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Publisher's Summary

Pulitzer Prize, General Nonfiction, 2011
Winner of the Guardian First Book Award 2011
A comprehensive history of cancer – one of the greatest enemies of medical progress – and an insight into its effects and potential cures, by a leading expert on the illness.
In The Emperor of All Maladies, Siddhartha Mukherjee, doctor, researcher and award-winning science writer, examines cancer with a cellular biologist’s precision, a historian’s perspective, and a biographer’s passion. The result is an astonishingly lucid and eloquent chronicle of a disease humans have lived with - and perished from - for more than five thousand years.
The story of cancer is a story of human ingenuity, resilience and perseverance, but also of hubris, arrogance and misperception, all leveraged against a disease that, just three decades ago, was thought to be easily vanquished in an all-out ‘war against cancer’. Mukherjee recounts centuries of discoveries, setbacks, victories and deaths, told through the eyes of predecessors and peers, training their wits against an infinitely resourceful adversary.
From the Persian Queen Atossa, whose Greek slave cut off her malignant breast, to the nineteenth-century recipient of primitive radiation and chemotherapy and Mukherjee’s own leukemia patient, Carla, The Emperor of All Maladies is about the people who have soldiered through toxic, bruising, and draining regimes to survive and to increase the store of human knowledge.
Riveting and magisterial, The Emperor of All Maladies provides a fascinating glimpse into the future of cancer treatments and a brilliant new perspective on the way doctors, scientists, philosophers and lay people have observed and understood the human body for millennia.
©2011 HarperCollins Publishers Limited (P)2011 HarperCollins Publishers Limited
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Customer Reviews

Most Helpful
5 out of 5 stars
By benny on 08-20-12

Fantastic exiting scientific story telling

Would you consider the audio edition of The Emperor of All Maladies to be better than the print version?

Possibly but I think both versions has value. I use the audioversion in my car spending 2 hours on tranport from home to work. Some of the more philosofistic quotes i would like to read and grasp by seeing the text not meerely hearing the words.

What did you like best about this story?

The story about cancer is told in a very passionate way building drama in the story so you cannot wait to hear the end of that drama. The scientific data is transformed to personalized stories that we can identify us with. Very exiting and well told stories that hold the red thread.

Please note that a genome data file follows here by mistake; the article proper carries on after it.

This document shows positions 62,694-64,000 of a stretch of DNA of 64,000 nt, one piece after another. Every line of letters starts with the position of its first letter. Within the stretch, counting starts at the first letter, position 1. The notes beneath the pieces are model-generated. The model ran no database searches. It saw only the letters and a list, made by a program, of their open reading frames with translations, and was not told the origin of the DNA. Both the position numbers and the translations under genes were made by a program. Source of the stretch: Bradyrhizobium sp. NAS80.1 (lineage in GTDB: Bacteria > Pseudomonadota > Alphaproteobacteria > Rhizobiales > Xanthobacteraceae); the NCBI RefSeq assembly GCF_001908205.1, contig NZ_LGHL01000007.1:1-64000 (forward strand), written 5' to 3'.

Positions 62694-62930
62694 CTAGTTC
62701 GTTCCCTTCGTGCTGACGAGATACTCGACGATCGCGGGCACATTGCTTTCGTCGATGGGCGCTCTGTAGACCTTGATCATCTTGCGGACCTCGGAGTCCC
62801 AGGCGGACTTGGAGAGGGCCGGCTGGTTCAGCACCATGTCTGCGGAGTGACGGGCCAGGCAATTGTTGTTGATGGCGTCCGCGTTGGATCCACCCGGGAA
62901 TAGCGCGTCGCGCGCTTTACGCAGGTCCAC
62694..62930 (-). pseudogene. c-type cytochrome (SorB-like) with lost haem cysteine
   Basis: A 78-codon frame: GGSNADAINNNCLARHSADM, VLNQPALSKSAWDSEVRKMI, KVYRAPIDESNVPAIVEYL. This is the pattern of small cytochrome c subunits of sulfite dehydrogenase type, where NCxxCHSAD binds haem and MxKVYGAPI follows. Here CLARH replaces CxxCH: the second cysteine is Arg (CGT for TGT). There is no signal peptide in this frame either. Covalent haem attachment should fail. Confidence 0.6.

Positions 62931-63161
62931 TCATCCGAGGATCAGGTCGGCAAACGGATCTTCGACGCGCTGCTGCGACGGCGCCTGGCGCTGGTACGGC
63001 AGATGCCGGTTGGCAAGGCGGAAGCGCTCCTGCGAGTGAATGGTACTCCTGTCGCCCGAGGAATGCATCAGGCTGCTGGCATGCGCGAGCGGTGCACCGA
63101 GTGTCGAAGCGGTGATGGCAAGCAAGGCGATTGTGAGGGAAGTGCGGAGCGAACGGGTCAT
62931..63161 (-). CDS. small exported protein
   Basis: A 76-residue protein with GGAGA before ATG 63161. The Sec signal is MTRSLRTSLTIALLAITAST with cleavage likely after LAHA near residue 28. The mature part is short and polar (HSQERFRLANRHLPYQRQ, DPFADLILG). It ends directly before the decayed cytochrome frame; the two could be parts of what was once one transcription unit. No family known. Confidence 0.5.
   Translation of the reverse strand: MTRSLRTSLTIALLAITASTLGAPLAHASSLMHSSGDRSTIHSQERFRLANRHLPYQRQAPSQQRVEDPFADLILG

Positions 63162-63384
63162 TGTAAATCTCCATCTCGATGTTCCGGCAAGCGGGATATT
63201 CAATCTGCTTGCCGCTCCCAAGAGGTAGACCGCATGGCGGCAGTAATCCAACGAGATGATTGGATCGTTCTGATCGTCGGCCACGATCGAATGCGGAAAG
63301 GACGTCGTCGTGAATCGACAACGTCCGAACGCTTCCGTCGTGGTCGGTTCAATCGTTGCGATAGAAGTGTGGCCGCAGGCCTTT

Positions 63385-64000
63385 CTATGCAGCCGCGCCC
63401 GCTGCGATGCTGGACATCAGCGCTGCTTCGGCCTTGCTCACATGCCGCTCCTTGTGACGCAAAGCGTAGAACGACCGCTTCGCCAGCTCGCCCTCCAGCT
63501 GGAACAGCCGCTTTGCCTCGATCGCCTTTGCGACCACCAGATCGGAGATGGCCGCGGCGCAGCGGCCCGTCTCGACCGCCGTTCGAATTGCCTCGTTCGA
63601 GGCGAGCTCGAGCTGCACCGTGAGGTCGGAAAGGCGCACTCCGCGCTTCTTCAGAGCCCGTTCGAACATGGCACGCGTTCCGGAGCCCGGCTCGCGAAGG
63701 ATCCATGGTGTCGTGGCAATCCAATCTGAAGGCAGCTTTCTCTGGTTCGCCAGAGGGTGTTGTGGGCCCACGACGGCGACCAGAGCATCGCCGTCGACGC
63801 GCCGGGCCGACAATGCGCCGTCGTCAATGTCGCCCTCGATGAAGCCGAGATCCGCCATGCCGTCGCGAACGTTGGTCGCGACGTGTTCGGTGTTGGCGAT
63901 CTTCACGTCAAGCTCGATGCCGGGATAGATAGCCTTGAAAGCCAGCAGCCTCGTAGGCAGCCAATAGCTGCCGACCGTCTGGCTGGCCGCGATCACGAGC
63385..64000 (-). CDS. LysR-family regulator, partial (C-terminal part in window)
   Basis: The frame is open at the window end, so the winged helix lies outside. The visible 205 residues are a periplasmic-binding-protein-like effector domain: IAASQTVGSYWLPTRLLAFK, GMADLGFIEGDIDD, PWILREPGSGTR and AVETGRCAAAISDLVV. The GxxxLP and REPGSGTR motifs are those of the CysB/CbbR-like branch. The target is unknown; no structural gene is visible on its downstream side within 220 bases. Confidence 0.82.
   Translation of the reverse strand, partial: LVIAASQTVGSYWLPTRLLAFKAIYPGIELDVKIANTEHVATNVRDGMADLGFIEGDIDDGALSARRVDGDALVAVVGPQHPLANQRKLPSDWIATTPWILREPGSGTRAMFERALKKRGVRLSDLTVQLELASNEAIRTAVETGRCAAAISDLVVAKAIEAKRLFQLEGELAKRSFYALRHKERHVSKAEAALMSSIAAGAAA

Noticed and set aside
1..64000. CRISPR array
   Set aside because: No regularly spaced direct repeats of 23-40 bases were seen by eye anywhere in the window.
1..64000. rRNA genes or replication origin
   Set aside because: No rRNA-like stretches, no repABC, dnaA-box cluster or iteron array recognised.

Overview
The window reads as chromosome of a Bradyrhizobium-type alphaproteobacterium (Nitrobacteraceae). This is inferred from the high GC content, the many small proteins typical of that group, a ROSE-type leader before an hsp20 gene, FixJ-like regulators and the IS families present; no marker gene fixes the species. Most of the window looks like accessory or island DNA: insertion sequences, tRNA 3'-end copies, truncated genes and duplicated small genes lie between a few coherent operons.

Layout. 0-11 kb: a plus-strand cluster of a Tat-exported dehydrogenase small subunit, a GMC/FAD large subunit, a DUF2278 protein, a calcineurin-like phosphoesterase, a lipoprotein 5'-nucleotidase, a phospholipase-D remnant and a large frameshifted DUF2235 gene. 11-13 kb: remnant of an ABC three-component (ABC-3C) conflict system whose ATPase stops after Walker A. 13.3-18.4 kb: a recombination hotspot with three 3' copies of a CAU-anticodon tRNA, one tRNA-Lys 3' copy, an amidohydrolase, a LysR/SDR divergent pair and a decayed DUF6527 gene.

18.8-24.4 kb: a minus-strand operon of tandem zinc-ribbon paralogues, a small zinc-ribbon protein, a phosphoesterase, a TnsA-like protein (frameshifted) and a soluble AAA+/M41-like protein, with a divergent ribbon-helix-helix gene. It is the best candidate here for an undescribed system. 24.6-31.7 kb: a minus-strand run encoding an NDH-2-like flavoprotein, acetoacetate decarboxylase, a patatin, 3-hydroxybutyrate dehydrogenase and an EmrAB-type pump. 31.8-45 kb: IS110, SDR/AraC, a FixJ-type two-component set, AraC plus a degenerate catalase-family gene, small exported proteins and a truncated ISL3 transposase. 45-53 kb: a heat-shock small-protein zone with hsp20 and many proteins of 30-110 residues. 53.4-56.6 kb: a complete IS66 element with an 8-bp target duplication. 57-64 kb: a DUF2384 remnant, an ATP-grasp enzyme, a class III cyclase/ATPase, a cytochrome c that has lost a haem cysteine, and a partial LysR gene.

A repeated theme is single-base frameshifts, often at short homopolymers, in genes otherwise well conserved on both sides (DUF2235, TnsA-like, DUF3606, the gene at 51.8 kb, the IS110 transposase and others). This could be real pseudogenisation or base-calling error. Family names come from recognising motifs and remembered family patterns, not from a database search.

Which character – as performed by Stephen Hoye – was your favorite?

All characters were well perfomed and escribed as collaborate workers in the scioentific community. The story of the cancer mascot Jimmy and the raise of the Jimmy foundation was very well described.

Was there a moment in the book that particularly moved you?

Many chapters moved me - the efforts and strengh in these deeply commited doctors and workers in the battlefield against cancer. The way of thinking and the changes in the way of thinking.
So many people took a stand so many used their lives in the battle against diseases - so very well written and told.

Any additional comments?

I am not native english spoken but live in Denmark as a medical oncologist.I can so closely identify the struggle described in the book. The struggle against cancer described as almost happened in my time born in 1951 as a senior concultant stating treating cancer in 1982.
Stephen Hoye's reading is so clear and well understood that I have no problems at all listening to the book - it might as well have beeen read in my own language. Emazingly well done.

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Customer Reviews

Most Helpful
5 out of 5 stars
By Judy Corstjens on 09-15-11

I had no idea how little I knew about Cancer

Brilliant book - I can't remember what prompted me to choose this but I am so glad I did. It is really three books - a gripping novel, a scientific history, and an ethical work out. Would you have tortuously prolonged the lives of children you couldn't cure? No? Then you would not have discovered the cure to childhood leukemia! Ouch. All the amazing hopes and setbacks that have been cancer research in the past 30 years must have been reported in the news, yet remained peripheral to my consciousness. Wonderful author-doctor to have brought it all to centre stage.

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14 of 15 people found this review helpful

4 out of 5 stars
By Marianna on 11-04-12


This is a remarkable book - original, full of humanity, incredibly educational and very interesting. It traces a journey of long standing human effort to battle one of the most devastating diseases - cancer - the struggles encountered, unexpected finds as well as hard won victories. The author has conducted an impressive research into the topic, and his book is full of fascinating details, both scientific as well as personal touches. His use of language is makes it a real literary pleasure to read, even though the material is at times very complex (and on occasions little difficult to follow, especially the latter part), and the structure of the book is incredibly well thought-through, joining personal touch, with scientific information and philosophical reflections. One of the best non-fiction books I have ever read. However, as the book is full of scientific details to process, I personally would have found paper version easier to follow than audio version, although the narration was excellent and very clear.

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6 of 6 people found this review helpful

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